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Sam Smith Gloria Tour review: The next chapter in their voyage of queer liberation

Throughout all of Gloria, there is an ongoing sensation that Sam is on a path of reclamation.

5.0 rating

By Jack Pengelly

Sam Smith
Sam Smith has shared his support for the trans community (Image: Alamy)

“This show is about many things, but at its core it’s about freedom,” opens Sam Smith on their second night at London’s O2 Arena.

Sam came out as non-binary in 2019, and has since then embarked on a public journey toward freedom. Freedom in their gender identity, their fashion, their music, and freedom of expression.

The Gloria tour represents the next chapter in this voyage in liberation, demonstrating both Sam’s history and their newfound direction in a glittering display of unabashed queer pomp and circumstance with a strong core theme of amalgamated community, far from the siloed coteries that detractors – from within and without our initialism – are attempting to impose on LGBTQ people.

The show opens with arguably Sam’s most well-known song, ‘Stay With Me’ – the Grammy-award-winning track that took their career stratospheric and earned them international acclaim. As they step on stage in a white shirt and glittering gold corset, their soaring vocals filling the arena, we’re instantly reminded of Sam’s raw talent and why global audiences fell in love with them just over a decade ago.

To be queer is to be multifarious, to exist at the intersections of trauma and joy, freedom and persecution, love and hatred.

Sam goes on to perform two more beloved tracks from their debut album, In The Lonely Hour, engaging the audience into hand-raising, friend-hugging, joyous ballad participation.

Sam performs from atop an enormous golden statue of Aphrodite, the Greek goddess of sex and love. This imposing set piece complements Sam’s entire set; ethereal and angelic during their emotive ballads and sensual and confident in Sam’s newer, more sultry numbers.

The deity is the perfect representation of the queer experience and an experience that Sam embodies proudly and without remorse. To be queer is to be multifarious, to exist at the intersections of trauma and joy, freedom and persecution, love and hatred.

“What do you think of my big green dress?”

The most arresting moment of the entire night comes as Sam sings their cover of Des’ree’s ‘Kissing You’. They emerge in a blazing green gown (custom-designed by Valentino’s Creative Director Pierpaolo Piccioli) and a headdress featuring the name of Brianna Ghey, a trans girl who was murdered earlier this year.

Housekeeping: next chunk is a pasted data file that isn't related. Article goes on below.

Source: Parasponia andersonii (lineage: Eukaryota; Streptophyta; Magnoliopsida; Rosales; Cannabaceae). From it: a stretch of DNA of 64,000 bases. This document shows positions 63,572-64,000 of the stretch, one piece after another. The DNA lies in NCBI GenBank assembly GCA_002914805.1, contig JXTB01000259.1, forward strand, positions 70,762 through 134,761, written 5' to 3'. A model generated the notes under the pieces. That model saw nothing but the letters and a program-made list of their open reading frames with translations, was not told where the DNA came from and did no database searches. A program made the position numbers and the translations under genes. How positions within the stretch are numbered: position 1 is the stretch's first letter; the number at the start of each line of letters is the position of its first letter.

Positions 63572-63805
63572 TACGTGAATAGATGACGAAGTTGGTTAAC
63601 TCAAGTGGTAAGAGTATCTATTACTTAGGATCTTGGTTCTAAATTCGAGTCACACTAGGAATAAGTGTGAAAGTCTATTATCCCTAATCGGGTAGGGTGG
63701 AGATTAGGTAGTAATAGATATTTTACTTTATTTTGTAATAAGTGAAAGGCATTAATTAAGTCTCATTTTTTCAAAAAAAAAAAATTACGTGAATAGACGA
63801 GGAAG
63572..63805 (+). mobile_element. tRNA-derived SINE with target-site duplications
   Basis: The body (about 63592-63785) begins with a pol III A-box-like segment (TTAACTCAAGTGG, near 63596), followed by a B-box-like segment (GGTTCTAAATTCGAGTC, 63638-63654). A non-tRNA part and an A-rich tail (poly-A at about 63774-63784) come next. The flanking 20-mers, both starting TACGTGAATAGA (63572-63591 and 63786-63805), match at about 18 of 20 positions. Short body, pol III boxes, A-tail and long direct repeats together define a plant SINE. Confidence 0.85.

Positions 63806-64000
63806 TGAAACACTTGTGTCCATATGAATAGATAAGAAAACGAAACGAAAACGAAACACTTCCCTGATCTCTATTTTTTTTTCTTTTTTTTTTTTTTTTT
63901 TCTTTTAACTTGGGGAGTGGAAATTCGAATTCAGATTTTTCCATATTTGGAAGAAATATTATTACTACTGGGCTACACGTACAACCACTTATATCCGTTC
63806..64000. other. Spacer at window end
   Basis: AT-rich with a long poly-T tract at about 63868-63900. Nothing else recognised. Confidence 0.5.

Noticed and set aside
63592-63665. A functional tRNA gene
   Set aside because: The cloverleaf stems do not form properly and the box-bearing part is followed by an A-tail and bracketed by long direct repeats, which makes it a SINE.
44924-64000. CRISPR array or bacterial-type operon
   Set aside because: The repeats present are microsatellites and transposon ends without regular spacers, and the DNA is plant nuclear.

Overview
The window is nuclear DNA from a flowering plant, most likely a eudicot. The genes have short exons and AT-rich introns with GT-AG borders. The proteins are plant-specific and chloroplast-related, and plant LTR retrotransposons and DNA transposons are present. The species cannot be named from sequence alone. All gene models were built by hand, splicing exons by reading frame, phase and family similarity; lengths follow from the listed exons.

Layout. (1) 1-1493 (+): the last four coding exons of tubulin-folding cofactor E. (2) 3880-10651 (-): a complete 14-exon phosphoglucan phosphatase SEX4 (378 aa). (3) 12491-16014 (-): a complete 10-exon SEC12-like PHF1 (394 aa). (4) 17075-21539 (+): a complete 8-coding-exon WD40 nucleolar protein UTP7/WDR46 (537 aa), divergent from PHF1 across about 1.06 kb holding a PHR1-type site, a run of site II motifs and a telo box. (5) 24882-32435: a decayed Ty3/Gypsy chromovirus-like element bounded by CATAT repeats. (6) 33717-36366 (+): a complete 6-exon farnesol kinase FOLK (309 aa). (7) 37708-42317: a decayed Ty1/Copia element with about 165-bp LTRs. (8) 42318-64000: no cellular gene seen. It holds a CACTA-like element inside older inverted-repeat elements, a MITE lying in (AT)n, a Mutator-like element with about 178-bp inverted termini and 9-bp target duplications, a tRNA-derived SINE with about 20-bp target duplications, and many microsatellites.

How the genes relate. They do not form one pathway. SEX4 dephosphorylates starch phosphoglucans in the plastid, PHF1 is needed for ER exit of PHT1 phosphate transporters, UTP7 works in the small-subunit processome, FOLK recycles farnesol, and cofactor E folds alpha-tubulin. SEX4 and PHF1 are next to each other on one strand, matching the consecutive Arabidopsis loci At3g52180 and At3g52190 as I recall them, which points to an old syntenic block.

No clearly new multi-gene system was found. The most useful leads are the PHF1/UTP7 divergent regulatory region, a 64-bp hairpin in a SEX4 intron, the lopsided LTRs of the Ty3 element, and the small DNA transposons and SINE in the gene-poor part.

The song, already deeply moving, achieves new meaning with this reference and serves as a stark reminder of the casualised violence and brutality that trans people face. After wiping away their tears at the conclusion of the track, Sam brings levity back to the crowd asking “What do you think of my big green dress?” and doesn’t dwell in the sadness for too long.

The show builds with natural momentum towards the crescendo that is the final act, as Sam invites us to “turn this arena into a gay bar!”. Here, Sam treats us to more fast-paced tracks. Within this is ‘Latch’ – the song that put them on the map. Throughout all of Gloria, there is also an ongoing sensation that Sam is on a path of reclamation.

The body that Sam has is secondary and beside the point

They are occupying space unapologetically, and in this segment occupy the gay bar: historically an area with rigid ideals of beauty and sexuality. Sam de-radicalises their expression of self-love – this isn’t quote-unquote “body positivity”, it’s purely an expression of happiness. The body that Sam has is secondary and beside the point: which is joy.

The fact that so many of Sam’s critics choose to focus on their appearance is indicative of perpetuated societal issues surrounding body types and ‘health’ – especially among cis gay men, who are some of Sam’s loudest disparagers.

In Sam’s clubbing segment, they reclaim the club from the cis gay Muscle Marys and also reinstate its original purpose: to be a safe space for queer people to congregate and express themselves free of shame. This culminates with a cover of Madonna’s ‘Human Nature,’ as Sam questions why they’re not permitted by society to express their sexuality because of how they look: drawing an organic comparison to the persecution Madonna endured during her career.

Sam Smith is in a renaissance.

Closing the show, Sam dons thigh high boots and a black corset directly referencing the outfit they wore at the show’s beginning. Up-and-coming designer Ed Marler designed both outfits.

This visual callback shows Sam’s evolution: from gold and white, a safe-for-work and easily digested version of themselves; to red and black. They express themselves without fear and deliberately goading the conservative voices that would seek to censor them for who they are and who they love.

Sam Smith is in a renaissance. Their music has evolved as they have while keeping the raw and cutting emotionality that drew worldwide audiences to them in the first place. In Gloria, they show off this evolution in costume, dance, as well as expressions of joy.